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Texturally this ice cream is the par the course for lower quality low fat varieties, with that odd gummy sensation that requires a bit more chewing than what I want from a scoop with no mix-ins. It’s not the most offensively gummy ice cream I’ve had, but it’s definitely miles away from super premium that’s more airy than it is dense, and at under 3 grams of fat per serving you can only hope for so much. Even though it isn’t listed as such, the macros and overall vibe of the product are much more in line with the Slow Churned variety than Dreyers Grand. 

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While the texture isn’t sexy smooth and the zero mix-ins makes it a little boring, the real issue with this flavor is in the execution of balancing all the complex flavors of a pumpkin spice latte. When the legions of teens flock to Starbucks for their PSL’s they aren’t looking for a drink that actually tastes like coffee, and this frozen iteration on the warm drink brings coffee too much into the foreground. Sweetness, creaminess, and a hint of spiciness should all be driving the profile of the coveted scarf-laden beverage, and instead the strong-armed character of bitter roasted beans comes out on top, and makes this seasonal release from Dreyers a bit of a miss.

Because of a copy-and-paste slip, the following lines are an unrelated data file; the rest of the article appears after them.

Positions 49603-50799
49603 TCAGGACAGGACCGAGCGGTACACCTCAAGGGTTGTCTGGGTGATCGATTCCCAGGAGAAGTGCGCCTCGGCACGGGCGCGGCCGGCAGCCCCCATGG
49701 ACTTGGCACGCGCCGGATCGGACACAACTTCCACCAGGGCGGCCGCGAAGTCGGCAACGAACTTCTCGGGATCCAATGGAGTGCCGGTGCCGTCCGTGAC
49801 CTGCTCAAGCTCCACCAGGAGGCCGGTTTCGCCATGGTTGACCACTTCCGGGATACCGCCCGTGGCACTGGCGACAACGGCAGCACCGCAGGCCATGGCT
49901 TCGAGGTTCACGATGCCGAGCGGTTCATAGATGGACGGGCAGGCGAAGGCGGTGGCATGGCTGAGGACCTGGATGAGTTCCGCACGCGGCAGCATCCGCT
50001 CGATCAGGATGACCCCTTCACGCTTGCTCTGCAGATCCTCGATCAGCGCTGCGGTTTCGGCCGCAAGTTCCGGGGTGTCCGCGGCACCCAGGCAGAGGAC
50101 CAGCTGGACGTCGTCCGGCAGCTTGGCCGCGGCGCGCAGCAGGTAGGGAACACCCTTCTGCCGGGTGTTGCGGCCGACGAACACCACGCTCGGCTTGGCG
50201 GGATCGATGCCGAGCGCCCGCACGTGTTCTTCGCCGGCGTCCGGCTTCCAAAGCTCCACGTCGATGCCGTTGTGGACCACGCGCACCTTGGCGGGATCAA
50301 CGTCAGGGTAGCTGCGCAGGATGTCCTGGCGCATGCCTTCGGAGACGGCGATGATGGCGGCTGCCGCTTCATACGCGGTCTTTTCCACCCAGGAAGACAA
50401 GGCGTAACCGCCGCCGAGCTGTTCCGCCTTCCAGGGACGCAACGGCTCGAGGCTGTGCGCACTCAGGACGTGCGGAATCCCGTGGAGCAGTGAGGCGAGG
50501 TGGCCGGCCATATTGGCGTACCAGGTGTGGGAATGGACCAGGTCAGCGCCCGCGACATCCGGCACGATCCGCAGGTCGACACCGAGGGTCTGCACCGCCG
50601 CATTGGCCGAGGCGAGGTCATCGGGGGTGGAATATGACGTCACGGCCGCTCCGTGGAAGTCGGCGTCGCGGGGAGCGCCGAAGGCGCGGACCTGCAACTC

Rating: 5.5/10
Found at: Target ($3.99)

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REVIEW: Keebler Limited Batch Strawberry Cheesecake Fudge Stripes

Within any collective community or “scene” there are always different levels of dedication. There are casual sports fans who might don a team’s hat when they’re doing well, and then the guy who shows up shirtless to every game painted in the team’s colors. There are listeners of metal music that may fancy themselves a nice studded bracelet, and then there are those true-to-the-core metalhead badasses who don’t own a single piece of non-black clothing. There are part-timers who punch in 23 hours at their workplace, and then those who crawl their way in on Sunday’s and never push less than 60. There are the Taco Bell’s who are dedicated to the insanity and the McDonald’s who never stray too far from the path. You get the picture.

In the junk food world the levels of dedication can be measured by limited time offerings, and while Oreo reigns supreme in coming out with kooky cookies (Swedish Fish, Cotton Candy), Keebler have yet to really take any risks since delving into the LTO-iverse last year…until now. While they’ve played it generally close to the vest with Pumpkin Spice, Lemon, and Cinnamon, this summer the Elves took their first step towards true dedication, trying a flavor that is no easy task and could ultimately lead to Fudge Stripe failure – Strawberry Cheesecake.